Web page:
NEW YORK - Novelist Salman Rushdie was stabbed in the neck and abdomen just as he about to give a lecture in western New York on Friday.
A man rushed onto the event stage as Rushdie was being introduced and appeared to stab him several times, according to an Associated Press reporter who witnessed the attack.
The Chautauqua Institution in Chautauqua, a town about 60 miles southwest of Buffalo, was hosting the lecture. Staff members and guests went on stage and held down the attacker until a state trooper assigned to the event took him into custody, according to the New York State Police.
A helicopter flew Rushdie, 75, to a hospital where he underwent surgery. The author's agent, Andrew Wylie, told reporters that Rushdie was on a ventilator and had suffered a damaged liver and severed nerves in an arm and an eye. Wylie said Rushdie would likely lose the eye.
Henry Reese, the event's moderator, was also hurt, police said. He was treated for a minor head injury and released. Reese, 73, is the co-founder and president of City of Asylum, an organization that offers residencies to writers facing persecution.
Police later identified the attacker as Hadi Matar, 24, of Fairview, New Jersey. He was awaiting arraignment. His lawyer declined to comment, the AP reported.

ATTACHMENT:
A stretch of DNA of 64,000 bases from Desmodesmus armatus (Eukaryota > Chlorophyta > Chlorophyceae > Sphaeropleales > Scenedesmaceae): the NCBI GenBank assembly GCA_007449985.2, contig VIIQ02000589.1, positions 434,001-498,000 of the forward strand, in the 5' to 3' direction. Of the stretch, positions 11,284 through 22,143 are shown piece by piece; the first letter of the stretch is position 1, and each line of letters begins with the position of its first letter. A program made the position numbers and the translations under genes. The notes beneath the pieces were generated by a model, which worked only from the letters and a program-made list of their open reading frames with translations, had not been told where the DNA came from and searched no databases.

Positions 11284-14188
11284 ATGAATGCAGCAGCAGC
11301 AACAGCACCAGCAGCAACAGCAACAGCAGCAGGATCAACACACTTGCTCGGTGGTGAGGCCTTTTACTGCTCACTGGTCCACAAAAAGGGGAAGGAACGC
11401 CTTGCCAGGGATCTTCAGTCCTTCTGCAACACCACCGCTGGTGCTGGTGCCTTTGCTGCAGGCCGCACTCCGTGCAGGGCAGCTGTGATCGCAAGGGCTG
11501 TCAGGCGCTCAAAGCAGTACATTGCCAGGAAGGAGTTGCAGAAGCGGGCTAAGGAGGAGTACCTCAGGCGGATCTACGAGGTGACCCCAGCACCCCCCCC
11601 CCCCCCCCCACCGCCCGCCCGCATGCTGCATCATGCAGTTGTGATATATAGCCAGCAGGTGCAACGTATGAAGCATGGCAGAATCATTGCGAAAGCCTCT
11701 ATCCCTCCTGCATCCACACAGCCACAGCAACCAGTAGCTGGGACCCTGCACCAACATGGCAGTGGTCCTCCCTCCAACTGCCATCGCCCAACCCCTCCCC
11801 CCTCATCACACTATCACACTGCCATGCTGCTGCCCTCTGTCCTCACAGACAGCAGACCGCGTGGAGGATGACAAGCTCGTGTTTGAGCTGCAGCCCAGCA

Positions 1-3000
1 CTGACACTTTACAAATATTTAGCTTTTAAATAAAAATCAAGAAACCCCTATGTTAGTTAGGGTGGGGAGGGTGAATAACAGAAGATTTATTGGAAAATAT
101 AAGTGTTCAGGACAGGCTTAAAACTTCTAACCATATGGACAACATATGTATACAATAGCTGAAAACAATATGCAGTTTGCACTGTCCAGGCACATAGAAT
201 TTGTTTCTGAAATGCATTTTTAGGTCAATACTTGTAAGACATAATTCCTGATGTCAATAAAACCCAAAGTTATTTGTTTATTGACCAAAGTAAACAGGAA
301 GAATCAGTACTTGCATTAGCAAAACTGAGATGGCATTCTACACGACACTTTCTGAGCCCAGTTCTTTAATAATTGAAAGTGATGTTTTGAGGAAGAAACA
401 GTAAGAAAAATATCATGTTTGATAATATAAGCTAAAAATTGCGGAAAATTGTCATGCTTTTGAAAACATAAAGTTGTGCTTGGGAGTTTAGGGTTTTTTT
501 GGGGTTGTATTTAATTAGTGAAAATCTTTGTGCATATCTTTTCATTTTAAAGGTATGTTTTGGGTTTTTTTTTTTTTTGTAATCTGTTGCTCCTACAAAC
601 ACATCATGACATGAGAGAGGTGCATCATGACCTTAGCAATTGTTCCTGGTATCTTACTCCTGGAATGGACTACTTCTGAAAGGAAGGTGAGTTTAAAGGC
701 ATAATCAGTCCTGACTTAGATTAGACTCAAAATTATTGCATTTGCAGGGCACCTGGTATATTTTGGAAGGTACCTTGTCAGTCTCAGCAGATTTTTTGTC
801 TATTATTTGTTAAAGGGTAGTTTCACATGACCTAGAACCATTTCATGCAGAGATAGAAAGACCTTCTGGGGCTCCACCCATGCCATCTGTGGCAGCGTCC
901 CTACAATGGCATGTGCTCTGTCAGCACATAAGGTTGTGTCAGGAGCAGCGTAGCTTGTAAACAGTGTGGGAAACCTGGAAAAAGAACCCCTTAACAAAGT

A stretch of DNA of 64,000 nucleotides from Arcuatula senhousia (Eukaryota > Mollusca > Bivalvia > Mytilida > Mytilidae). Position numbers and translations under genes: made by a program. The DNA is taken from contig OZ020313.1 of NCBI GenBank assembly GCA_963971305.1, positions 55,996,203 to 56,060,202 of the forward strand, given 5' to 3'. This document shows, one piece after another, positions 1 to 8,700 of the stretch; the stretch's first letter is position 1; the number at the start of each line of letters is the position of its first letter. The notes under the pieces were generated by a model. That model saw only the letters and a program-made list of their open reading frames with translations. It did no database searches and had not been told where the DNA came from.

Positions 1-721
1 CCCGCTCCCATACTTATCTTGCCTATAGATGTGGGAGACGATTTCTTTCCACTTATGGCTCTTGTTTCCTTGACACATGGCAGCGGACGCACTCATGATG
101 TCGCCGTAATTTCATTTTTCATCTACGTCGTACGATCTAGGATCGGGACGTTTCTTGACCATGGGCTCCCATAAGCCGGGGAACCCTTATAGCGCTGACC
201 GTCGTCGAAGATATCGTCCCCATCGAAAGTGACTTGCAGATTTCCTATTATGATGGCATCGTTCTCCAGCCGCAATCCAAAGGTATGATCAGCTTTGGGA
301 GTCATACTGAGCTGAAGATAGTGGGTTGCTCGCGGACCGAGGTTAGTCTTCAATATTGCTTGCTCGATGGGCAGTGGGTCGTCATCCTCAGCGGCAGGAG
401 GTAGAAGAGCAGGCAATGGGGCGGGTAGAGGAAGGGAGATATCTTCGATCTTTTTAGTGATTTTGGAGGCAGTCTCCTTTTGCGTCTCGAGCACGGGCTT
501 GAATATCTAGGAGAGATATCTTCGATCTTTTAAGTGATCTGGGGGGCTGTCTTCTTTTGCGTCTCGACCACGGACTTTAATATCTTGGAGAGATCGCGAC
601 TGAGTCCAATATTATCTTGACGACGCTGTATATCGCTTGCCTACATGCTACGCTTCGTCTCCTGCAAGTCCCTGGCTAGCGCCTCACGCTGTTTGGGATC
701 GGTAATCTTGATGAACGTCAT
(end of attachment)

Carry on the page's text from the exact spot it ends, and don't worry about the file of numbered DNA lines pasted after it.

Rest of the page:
State Police Major Eugene J. Staniszewski said the motive for the stabbing was unclear. He said the FBI was involved in the investigation.
On Friday evening, SkyFOX over a home in Fairview believed to be where the suspect lives. Authorities had cordoned off the area while the FBI searched the home.
Rushdie went into hiding for nine years following a fatwa that had been issued in the 1980s by Ayatollah Khomeini in the midst of widespread controversy over Rushdie’s novel The Satanic Verses.
That $3 million bounty has never been lifted.
Gov. Kathy Hochul called the attack "heartbreaking" and praised Rushdie for spending "decades speaking truth to power."
"Someone who's been out there unafraid despite the threats that have followed him his entire adult life, it seems," Hochul said. "And it happened at a site that is a place that's very familiar to me. A very tranquil, rural community known as Chautauqua, Chautauqua Institution, where the most preeminent speakers and thought leaders and politicians and justices, and everyone come together to have the free expression of thought."
The Chautauqua Institution, a nonprofit educational organization, canceled the rest of Friday's events.
"We ask for your prayers for Salman Rushdie and Henry Reese, and patience as we fully focus on coordinating and cooperating with police officials following a tragic incident at the Amphitheater today," the Institution said in a statement.
"Chautauqua is dedicated to the exploration of the best in human values and the enrichment of life through a program that explores the important religious, social and political issues of our times," the organization states on its website.
A few hundred residents and visitors gathered at the Institution on Friday evening to pray, play music, and hold a moment of silence.
The Associated Press contributed to this report.
Author Salman Rushdie, behind screen left, is tended to after he was attacked during a lecture, Friday, Aug. 12, 2022, at the Chautauqua Institution in Chautauqua, N.Y. (AP Photo/Joshua Goodman)